‘Inclusion is not a matter of political correctness. It is the key to growth.’
— Jesse Jackson, Politician and Civil Rights Activist
In this article (clickable links below):
When Jesse Jackson said this, he was talking about society, but it applies to business too.
One of the biggest mistakes a modern business can make is to build its brand with cultural blinkers on. To not consider how its images and messages might be viewed outside of its immediate cultural lens. At best, this runs the risk of excluding valuable sections of your potential market. At worst, it can cause offence, embarrassment, and huge reputational damage.
You won’t need to search too far for savage examples about how a lack of cultural understanding has damaged a brand’s sales or reputation, and in doing so it quickly becomes clear how important it is to know your audience.
There is Parker Pen’s mistranslation of the Mexican word “embarazar” to “embarrass” when it actually means “impregnate”.
Nike once had to withdraw thousands of products after a doodle they’d used to represent fire was noted to look like the Arabic word for “Allah”.
In 2019, Gucci launched a $790 hat made to look like a traditional Sikh turban. The backlash was immediate as the turban is not a fashion item for Sikhs. It is of deep cultural and religious significance and Gucci’s launch was seen as a culturally blind attempt to turn it into a commercial item for profit.
Another brand giant, Procter & Gamble, once failed to take into account the differing attitudes between Europe and Japan when an ad showed a husband entering the bathroom and placing a hand on his wife as she bathed. European customers had few issues with the scene, but Japanese viewers declared it an inappropriate invasion of privacy and found the ad in poor taste.
Cultural understanding and appreciation
All of these mistakes could have been avoided had the brands involved taken time to properly understand the cultures of their audiences, whether that be the specific culture they were marketing to or the diverse cultures which exist in their general marketplace.
Understanding every part of a business’ audience, and bringing cultural awareness to each brand we help build, is ingrained in what my team and I do every day at Creative ID, and a big part of the services we offer.
Having been born into a multicultural household – my mother is Indian and my father has roots in both Kenya and India – the importance of understanding diverse cultures comes naturally to me.
In my youth, our family preferred to take holidays where we would be exposed to new and different cultures. My education at the International School of Paris brought me into daily contact with peers from more than 30 nationalities. I have been fortunate to have such experiences, and this has helped me gain an extensive grounding in cultural awareness and diversity, but I also know how important it is to continue learning as an adult.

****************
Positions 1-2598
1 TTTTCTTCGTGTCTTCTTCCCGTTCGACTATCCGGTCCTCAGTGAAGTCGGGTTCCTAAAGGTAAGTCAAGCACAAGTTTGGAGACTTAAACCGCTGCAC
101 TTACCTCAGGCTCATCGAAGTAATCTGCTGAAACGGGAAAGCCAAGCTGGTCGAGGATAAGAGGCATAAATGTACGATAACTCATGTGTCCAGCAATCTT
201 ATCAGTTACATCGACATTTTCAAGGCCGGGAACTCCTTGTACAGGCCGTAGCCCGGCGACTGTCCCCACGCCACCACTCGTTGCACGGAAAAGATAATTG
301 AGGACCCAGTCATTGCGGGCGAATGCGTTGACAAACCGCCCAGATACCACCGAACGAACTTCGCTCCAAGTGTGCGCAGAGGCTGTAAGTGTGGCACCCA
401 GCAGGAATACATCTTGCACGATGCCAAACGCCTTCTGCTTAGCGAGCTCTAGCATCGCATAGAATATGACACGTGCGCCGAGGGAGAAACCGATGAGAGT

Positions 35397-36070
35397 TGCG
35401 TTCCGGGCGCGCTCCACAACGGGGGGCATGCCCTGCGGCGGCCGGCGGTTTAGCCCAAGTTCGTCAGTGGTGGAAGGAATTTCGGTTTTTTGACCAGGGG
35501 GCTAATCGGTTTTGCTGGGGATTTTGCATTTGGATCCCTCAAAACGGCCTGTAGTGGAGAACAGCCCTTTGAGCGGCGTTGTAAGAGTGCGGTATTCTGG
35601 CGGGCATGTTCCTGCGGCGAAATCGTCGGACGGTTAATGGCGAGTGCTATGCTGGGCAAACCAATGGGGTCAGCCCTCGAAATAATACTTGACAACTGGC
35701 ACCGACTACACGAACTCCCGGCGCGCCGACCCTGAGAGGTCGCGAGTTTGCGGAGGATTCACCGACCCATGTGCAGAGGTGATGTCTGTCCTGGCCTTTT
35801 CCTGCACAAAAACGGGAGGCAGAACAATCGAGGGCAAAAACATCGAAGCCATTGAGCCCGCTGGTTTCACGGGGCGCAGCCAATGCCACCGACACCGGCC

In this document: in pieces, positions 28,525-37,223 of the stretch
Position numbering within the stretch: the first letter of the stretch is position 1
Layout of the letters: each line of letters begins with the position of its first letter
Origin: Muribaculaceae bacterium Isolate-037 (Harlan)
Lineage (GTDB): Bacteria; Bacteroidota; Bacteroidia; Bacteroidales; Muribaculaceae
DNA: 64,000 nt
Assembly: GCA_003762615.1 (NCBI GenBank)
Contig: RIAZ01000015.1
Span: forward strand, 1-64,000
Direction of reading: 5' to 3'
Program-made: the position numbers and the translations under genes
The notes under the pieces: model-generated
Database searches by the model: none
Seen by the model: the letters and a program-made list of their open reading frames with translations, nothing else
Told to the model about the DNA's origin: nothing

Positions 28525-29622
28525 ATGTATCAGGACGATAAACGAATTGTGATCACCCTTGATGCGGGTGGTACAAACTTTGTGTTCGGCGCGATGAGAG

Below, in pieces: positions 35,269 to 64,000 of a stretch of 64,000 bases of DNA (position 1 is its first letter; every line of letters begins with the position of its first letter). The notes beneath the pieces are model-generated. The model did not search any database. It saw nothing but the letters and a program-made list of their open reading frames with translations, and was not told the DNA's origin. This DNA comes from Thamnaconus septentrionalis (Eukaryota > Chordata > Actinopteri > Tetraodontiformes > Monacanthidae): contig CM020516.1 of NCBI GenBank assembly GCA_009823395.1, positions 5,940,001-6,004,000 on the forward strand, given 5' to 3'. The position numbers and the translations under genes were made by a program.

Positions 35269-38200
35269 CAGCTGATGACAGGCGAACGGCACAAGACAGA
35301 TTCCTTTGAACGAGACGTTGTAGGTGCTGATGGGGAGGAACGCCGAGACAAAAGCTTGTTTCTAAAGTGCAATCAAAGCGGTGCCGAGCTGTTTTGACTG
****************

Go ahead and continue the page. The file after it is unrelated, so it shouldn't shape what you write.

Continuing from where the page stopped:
It’s not only huge global brands who need to know their audience. My family’s business, Minerva, for which I eventually became Group Head of Marketing, employed 180 staff across eight international offices. We implemented cultural training for every member of staff across the whole business. This ranged from avoiding major cultural misunderstandings, like those in the examples above, to the minutiae of manners, cultural expectations, and how to greet people from different nations and cultures. This company-wide understanding and awareness played a major role in our business outperforming much larger operations because we had taken the care to understand our customers, and to communicate with them the way they wanted to be communicated with. We succeeded because we saw our customers not as demographics, but as people.
The success of this programme was such that cultural training has now become part of Minerva’s onboarding process.
At Creative ID we take the lessons learned from experience, research, and education and apply them to every piece of design, brand, and marketing consultancy we undertake, for every one of our customers, but it doesn’t stop there.
‘Diversity, or the state of being different, isn’t the same as inclusion. One is a description of what is, while the other describes a style of interaction essential to effective teams and organisations.’
— Bill Crawford, Psychologist
A culturally-inclusive world
As our world, particularly the world of business, continues to become closer through communication and transport innovations, the importance of understanding and including a culturally diverse marketplace will only grow. Today, it is more vital than ever to know your audience. Tomorrow, it will be even more so again. So, whether you develop your own strategies or take consultancy from somebody like Creative ID, a genuine programme for understanding cultural diversity and inclusion is a must for any brand, large or small, seeking to succeed in 2023 and beyond.
I hope this blog has been useful. If you would like to discuss any of the points raised in more detail or any other matters related to branding and marketing for your business, or if you want to find out how we can help you create a beautiful, effective, and culturally aware logo that will stand the test of time, or develop culturally inclusive marketing from an international perspective, please contact us at email@example.com
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Until next time,